To: Pearl K.
From: Geoffrey Klempner
Subject: Porphyry against the sacrifice and eating of animals
Date: 2nd May 2009 11:05
Thank you for your email of 1 May, with your essay for the University of London Post-Aristotelian Philosophy module, in response to the question, 'How successful was Porphyry in arguing that a Platonist philosopher should not sacrifice and eat animals?'
I am responding to this quickly, as you told me you are taking your exam on Tuesday, 4th May. Please make sure you send your remaining essays for this module to me by Sunday evening (UK time) at the latest, so that I can assess them on Monday morning.
(In answer to your question, I am a meat eater. However, I would become a vegetarian if someone presented me with sufficiency convincing arguments.)
I like this essay. You have correctly noted that the question does not merely ask how successfully Porphyry argues against the practice of sacrificing and eating animals, but rather whether he successfully argues that a Platonist philosopher should not do this. In other words, the question invites you to say what it is about the commitment to Platonism which requires that one does not sacrifice or eat animals.
There is an interesting point to make concerning the belief in a 'soul'. Descartes notoriously argued that animals do not have souls, and that the motions of their bodies are just a kind of clockwork. It was Hume who, in denying the soul theory, emphasized the continuity between man and non-human animals.
Another point concerns the emphasis on rationality. Although you observe that Porphyry also says that animals have feelings and emotions, experience pain and terror, he goes further than a modern defender of animal rights or vegetarianism in arguing that they are also 'rational'.
His arguments for animal rationality look less convincing to us today. Jonathan Bennett, in his book 'Rationality' argues that the key difference between humans and non-humans revolves around the capacity for human language to represent beliefs about other times and universal generalizations. What corresponds to these features in animal behaviour is merely inculcated habit (stealing food from the table is associated with a smack).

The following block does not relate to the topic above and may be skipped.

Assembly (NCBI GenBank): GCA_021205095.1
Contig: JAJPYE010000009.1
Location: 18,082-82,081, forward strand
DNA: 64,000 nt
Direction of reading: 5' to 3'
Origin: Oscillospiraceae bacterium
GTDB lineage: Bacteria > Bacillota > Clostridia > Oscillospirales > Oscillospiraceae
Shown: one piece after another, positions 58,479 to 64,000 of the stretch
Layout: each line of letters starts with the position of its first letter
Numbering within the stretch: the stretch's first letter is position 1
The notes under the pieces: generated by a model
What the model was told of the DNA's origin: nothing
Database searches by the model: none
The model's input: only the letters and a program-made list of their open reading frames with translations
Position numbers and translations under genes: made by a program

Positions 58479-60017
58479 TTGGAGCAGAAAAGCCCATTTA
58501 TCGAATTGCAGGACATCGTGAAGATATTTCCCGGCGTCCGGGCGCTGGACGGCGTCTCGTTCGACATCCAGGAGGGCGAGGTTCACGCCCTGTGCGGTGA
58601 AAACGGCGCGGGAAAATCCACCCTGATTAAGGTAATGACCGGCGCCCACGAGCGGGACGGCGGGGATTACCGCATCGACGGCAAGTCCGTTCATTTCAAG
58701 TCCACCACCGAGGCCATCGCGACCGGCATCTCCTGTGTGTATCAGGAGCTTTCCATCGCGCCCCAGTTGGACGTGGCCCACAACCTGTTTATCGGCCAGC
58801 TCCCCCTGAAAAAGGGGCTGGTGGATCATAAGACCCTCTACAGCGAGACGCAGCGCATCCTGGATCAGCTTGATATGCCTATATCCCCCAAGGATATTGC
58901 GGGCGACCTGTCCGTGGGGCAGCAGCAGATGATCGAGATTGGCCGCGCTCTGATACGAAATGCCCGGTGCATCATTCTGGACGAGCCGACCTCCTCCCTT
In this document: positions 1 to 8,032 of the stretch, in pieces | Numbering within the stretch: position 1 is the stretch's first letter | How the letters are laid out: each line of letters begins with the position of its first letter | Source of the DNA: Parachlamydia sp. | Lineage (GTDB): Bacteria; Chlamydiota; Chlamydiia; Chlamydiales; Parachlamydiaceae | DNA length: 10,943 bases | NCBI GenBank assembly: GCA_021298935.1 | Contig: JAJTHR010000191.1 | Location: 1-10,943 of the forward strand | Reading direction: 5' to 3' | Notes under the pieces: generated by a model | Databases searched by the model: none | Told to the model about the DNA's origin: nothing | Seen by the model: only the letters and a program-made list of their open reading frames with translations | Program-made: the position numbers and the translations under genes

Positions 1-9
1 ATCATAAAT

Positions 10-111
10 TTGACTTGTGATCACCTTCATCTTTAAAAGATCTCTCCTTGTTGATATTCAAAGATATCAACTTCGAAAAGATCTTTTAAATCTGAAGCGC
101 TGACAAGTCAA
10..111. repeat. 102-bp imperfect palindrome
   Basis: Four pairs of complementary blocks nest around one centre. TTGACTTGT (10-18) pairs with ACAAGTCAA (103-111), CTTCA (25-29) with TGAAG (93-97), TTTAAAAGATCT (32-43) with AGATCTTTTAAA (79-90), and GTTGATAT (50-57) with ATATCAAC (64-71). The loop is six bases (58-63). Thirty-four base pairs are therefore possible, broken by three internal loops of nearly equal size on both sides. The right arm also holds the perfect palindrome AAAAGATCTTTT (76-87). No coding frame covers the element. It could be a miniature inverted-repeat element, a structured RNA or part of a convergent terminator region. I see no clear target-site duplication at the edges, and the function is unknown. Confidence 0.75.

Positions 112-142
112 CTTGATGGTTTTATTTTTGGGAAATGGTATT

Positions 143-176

In response to Porphyry's observation regarding the purposive behaviour of animals, a contemporary philosopher would argue that the theory of evolution by natural selection explains much of the 'teleological' aspect of animal behaviour. Actions which would be planned if they were undertaken by human beings, merely manifest evolved instincts when observed in animals.
There is more to 'language' then merely the transfer of information. The often cited example of dolphins 'communicating' information about objects in the water (not something Porphyry knew about, but I'm giving arguably the most remarkable example of sophisticated animal 'language') should be seen as instinctual rather than intentional, a natural extension of the dolphin's powers of perception, which has evolved over millions of years.
As you present it, Porphyry's argument seems to go like this. Anything which has a soul should not be sacrificed or eaten. Anything which has a soul, is rational. Animals are observed to be rational. Therefore, animals have a soul. Therefore, animals should not be sacrificed or eaten.
There is a slight problem with this, however, as a key step in the argument commits the fallacy of affirming the consequent. It is consistent with animals being observed to be rational that they don't have souls. In other words, there could be two kinds of 'rationality', the kind that arises from possession of a soul, and the kind that arises through the workings of nature. This is in effect what I have argued. The 'rationality' of animal behaviour is merely a reflection of the fact that we are able to take the 'intentional stance' (Daniel Dennett) towards them, and the reason we are able to do this is because they have been 'designed' by evolution.
In defence of Porphyry, it could be said that he is not reasoning deductively but inductively. The 'best explanation' for apparently rational behaviour in animals is that they have souls.
There is a second line of argument which I have not yet discussed: the case for abstinence on ascetic grounds. Here Porphyry has a plausible case (on the very best authority, Plato in the Phaedo) for arguing that the philosopher should resist the demands of his animal nature so far as this is possible.
I'm not convinced by this. I find the image of the 'ascetic philosopher' repellent. (Nietzsche gives a devastating analysis of 'ascetic ideals' in his book Genealogy of Morals.) However, if I were a Platonist, maybe I would be. As a Platonist, my view of myself would not be that I am a 'rational animal' but rather that I am an intellectual entity trapped in the prison house of a body, and while we live on this earth intellectual freedom can only be found by strenuously resisting the demands of the body.
All the best,